10. The compressible mixing layer

    NASA Technical Reports Server (NTRS)

    Vandromme, Dany; Haminh, Hieu

    1991-01-01

    The capability of turbulence modeling correctly to handle natural unsteadiness appearing in compressible turbulent flows is investigated. Physical aspects linked to the unsteadiness problem and the role of various flow parameters are analyzed. It is found that unsteady turbulent flows can be simulated by dividing these motions into an 'organized' part for which equations of motion are solved and a remaining 'incoherent' part represented by a turbulence model. Two-equation turbulence models and second-order turbulence models can yield reasonable results. For specific compressible unsteady turbulent flow, graphic presentations of different quantities may reveal complementary physical features. Strong compression zones are observed in rapid flow parts but shocklets do not yet occur.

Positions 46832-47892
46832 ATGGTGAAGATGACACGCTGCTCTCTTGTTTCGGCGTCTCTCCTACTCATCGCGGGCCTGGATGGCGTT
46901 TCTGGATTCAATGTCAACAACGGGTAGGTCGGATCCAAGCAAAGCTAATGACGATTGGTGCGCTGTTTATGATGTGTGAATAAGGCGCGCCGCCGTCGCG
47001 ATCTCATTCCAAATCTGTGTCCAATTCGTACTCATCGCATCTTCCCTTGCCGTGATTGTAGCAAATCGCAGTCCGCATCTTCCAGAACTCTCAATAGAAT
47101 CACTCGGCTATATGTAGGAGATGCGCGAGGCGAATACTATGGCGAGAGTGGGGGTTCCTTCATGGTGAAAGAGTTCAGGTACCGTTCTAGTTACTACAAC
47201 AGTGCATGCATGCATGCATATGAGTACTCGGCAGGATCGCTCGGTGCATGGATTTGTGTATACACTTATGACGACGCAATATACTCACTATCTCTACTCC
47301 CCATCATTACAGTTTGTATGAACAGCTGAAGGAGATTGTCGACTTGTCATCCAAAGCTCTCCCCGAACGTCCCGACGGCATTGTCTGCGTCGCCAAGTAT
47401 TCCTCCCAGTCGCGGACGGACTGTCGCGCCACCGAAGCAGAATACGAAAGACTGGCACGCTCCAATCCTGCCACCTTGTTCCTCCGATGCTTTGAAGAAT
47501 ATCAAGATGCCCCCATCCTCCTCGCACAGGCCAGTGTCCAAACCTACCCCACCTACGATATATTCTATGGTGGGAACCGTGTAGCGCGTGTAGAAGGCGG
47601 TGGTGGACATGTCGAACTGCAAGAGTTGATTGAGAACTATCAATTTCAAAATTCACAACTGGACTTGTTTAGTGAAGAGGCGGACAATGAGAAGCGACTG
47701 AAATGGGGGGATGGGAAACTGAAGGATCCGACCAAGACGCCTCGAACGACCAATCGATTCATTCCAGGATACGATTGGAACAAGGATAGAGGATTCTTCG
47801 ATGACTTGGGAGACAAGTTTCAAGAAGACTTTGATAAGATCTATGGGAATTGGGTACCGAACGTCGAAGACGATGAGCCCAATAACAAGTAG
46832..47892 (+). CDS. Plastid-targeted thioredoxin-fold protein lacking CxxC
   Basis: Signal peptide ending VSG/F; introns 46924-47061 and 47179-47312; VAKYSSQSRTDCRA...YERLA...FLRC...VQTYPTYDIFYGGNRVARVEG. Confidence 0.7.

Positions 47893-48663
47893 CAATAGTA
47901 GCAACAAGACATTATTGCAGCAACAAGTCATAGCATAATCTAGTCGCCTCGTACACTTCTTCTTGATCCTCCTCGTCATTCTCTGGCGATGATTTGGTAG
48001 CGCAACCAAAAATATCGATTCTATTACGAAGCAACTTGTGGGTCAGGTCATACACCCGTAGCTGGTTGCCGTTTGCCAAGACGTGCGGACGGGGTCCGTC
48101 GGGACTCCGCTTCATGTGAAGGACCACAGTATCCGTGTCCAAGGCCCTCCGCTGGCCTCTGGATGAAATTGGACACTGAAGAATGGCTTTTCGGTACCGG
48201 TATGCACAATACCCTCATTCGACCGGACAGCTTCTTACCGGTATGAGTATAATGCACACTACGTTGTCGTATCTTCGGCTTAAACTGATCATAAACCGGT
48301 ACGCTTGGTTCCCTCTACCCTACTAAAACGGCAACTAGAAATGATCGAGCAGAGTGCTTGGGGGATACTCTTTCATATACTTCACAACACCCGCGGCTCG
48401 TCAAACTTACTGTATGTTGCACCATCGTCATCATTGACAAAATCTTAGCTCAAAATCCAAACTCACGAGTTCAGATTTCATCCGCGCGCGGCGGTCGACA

11. Envera Variable Compression Ratio Engine

    SciTech Connect

    Charles Mendler

    2011-03-15